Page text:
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Konni Malware Targets North Korea

It does not happen all that often that we see an instance of malware targeting North Korea specifically. After all, very little information is known about North Korea and no one wants to touch that powder keg if they can avoid it. Konni is a new type of malware targeting this country specifically, and its Remote Access Trojan has been used for over three years to steal data and profile North Korean organizations. Who is behind this attack and why are they doing this?

Konni Malware is Playing a Very Dangerous Game

Anyone who has remotely been paying attention to the news in recent months knows North Korea is an unstable and nuclear power. No one knows for sure what the country’s objectives are or what type of harm they may possibly cause in the near future. The person responsible for deploying the Konni malware may know a lot more than the rest of the world. Deploying a remote access Trojan against such a dangerous nation could have all kinds of consequences.

Konni’s activity has transpired virtually unnoticed for nearly three years. It is possible Konni was deployed even earlier than that, since the investigation is still ongoing. This remote access Trojan is nothing sophisticated by any means, but it does its job fine and remained undiscovered until very recently. It is believed North Korean targets have suffered from attacks emanating from this malware at least three times in the year 2017 alone.

In fact, the most recent campaign involving Konni came on the heels of North Korea’s successful test of its missiles capable of reaching U.S. mainland targets. This does not necessarily mean the source of this malware is located in the United States, though. The malware has been on the radar of many different security research companies over the past few years. Such an illustrious project with no clear ties to any specific region understandably sparks a lot of speculation.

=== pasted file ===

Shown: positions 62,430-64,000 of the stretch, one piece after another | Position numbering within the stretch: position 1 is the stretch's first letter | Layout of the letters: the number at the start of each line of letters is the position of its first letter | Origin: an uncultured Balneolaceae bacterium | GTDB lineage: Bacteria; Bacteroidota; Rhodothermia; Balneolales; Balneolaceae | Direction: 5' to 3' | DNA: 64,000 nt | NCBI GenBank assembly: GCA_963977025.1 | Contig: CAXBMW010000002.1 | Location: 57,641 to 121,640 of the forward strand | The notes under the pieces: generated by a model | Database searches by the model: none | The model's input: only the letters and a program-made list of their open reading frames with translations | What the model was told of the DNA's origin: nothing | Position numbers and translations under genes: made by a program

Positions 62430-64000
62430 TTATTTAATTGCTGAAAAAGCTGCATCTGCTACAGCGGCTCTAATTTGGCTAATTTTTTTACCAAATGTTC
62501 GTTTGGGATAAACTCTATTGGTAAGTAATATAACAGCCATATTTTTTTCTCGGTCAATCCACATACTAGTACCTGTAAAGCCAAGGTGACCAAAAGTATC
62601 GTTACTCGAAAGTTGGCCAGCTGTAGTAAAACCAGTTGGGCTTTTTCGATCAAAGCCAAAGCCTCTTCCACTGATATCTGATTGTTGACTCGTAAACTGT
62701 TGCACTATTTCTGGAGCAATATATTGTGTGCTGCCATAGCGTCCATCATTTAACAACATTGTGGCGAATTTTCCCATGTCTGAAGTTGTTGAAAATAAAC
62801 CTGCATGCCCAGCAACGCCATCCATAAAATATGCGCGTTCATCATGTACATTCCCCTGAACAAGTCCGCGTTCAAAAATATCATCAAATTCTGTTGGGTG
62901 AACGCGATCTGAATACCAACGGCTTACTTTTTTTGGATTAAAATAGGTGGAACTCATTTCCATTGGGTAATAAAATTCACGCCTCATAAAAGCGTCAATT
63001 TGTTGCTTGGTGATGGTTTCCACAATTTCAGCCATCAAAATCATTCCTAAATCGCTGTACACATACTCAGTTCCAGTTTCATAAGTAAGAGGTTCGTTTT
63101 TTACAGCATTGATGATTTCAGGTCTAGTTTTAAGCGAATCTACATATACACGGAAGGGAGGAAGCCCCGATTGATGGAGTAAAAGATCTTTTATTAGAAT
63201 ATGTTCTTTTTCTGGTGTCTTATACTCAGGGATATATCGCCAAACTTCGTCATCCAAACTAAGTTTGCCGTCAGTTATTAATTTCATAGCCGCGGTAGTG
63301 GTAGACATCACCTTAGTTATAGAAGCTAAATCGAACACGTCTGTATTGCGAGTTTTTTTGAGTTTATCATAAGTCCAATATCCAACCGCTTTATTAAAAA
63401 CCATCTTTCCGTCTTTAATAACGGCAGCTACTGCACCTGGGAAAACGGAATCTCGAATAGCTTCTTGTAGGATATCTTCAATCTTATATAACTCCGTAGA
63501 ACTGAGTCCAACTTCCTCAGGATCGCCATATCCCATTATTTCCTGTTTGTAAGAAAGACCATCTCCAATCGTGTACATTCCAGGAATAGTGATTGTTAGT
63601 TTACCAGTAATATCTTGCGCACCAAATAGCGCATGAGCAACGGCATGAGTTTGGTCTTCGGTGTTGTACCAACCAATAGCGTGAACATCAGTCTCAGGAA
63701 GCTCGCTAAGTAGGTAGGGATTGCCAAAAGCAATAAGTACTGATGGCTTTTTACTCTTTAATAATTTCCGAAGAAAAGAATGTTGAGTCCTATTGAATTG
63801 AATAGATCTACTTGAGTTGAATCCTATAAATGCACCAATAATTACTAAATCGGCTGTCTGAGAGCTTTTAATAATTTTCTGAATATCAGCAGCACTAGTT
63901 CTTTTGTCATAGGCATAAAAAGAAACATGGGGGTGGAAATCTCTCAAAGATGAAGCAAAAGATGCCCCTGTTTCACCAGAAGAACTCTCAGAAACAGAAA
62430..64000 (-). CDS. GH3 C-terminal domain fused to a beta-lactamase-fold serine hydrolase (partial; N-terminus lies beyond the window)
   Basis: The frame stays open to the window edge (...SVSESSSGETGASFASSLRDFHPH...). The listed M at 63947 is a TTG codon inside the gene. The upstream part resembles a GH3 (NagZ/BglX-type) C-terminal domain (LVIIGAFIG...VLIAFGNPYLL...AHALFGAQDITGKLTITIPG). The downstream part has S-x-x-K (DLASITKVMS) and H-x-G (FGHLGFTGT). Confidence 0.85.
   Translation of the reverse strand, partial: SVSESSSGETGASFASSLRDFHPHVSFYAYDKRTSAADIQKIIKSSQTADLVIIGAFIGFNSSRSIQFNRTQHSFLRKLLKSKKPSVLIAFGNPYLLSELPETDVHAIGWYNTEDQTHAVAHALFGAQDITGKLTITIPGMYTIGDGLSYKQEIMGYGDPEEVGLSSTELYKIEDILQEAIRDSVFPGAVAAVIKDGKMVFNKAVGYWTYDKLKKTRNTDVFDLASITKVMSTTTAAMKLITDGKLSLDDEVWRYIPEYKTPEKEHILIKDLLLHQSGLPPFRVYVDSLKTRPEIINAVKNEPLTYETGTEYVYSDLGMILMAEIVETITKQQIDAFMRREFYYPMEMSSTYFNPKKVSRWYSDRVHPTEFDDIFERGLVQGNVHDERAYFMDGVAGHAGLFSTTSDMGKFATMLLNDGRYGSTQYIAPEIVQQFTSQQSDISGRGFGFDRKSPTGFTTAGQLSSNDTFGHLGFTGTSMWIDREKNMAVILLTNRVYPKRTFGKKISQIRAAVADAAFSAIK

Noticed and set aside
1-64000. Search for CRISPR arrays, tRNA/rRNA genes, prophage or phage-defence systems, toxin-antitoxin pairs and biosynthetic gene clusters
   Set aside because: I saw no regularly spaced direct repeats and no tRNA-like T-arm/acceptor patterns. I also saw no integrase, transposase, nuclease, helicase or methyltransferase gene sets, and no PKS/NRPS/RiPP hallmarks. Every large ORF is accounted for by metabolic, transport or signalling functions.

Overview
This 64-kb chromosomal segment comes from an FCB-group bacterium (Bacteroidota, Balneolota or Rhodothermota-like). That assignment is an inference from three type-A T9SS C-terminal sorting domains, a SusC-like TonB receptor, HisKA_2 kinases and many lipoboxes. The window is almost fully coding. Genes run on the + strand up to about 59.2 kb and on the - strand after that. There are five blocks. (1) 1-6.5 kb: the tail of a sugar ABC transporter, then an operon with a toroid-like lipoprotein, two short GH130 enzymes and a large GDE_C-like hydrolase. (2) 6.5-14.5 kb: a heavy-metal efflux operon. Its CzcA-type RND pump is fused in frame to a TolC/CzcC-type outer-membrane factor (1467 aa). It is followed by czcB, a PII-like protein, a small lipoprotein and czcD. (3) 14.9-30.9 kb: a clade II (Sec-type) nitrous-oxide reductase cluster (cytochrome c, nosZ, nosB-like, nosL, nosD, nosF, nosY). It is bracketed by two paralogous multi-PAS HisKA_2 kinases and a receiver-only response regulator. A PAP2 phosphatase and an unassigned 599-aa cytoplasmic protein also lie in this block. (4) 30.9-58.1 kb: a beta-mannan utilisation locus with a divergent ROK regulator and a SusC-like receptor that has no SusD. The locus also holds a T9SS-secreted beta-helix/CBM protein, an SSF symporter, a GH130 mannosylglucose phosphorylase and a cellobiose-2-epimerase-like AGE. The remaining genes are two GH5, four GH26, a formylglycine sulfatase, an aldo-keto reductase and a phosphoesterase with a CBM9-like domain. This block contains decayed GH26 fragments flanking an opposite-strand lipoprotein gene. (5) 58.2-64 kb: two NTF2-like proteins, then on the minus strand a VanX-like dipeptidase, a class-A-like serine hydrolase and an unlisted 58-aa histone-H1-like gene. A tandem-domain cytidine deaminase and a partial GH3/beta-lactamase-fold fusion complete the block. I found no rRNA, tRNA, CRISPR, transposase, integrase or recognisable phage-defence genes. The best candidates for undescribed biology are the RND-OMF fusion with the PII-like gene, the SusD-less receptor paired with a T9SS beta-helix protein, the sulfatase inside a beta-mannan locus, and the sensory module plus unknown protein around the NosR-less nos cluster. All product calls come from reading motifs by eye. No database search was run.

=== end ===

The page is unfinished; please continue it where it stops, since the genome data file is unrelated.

Konni may be linked to the DarkHotel campaign, which stole information from business travelers at luxury hotels back in 2014. Specific evidence indicates the authors of both types of malware may reside within either North or South Korea. Some experts believe Konni’s creator has ties to South Korea, although no tangible evidence has ever been provided to back up those claims.

The most disconcerting aspect of this RAT (remote access Trojan) is that it appears this malware is still evolving on a regular basis. Konni is a unique RAT in this regard, as it relies on evasive techniques, social engineering, and intelligence harvesting.  It is mainly distributed through phishing emails and even comes with a decoy file to remove suspicion. Once installed, the malware runs in the background yet leaves no visual cues to users as to what is going on.

Over the course of the past three years, Konni has proven capable of deleting files, exfiltrating data, creating screenshots, uploading images to a central command & control server, and executing remote commands. Stating that this is a major threat would be a vast understatement. Despite these features, reverse engineering the RAT is still a trivial matter, as there does not appear to be any obfuscation whatsoever. Targeting North Korea is a gutsy move, but Konni seems to do the job just fine.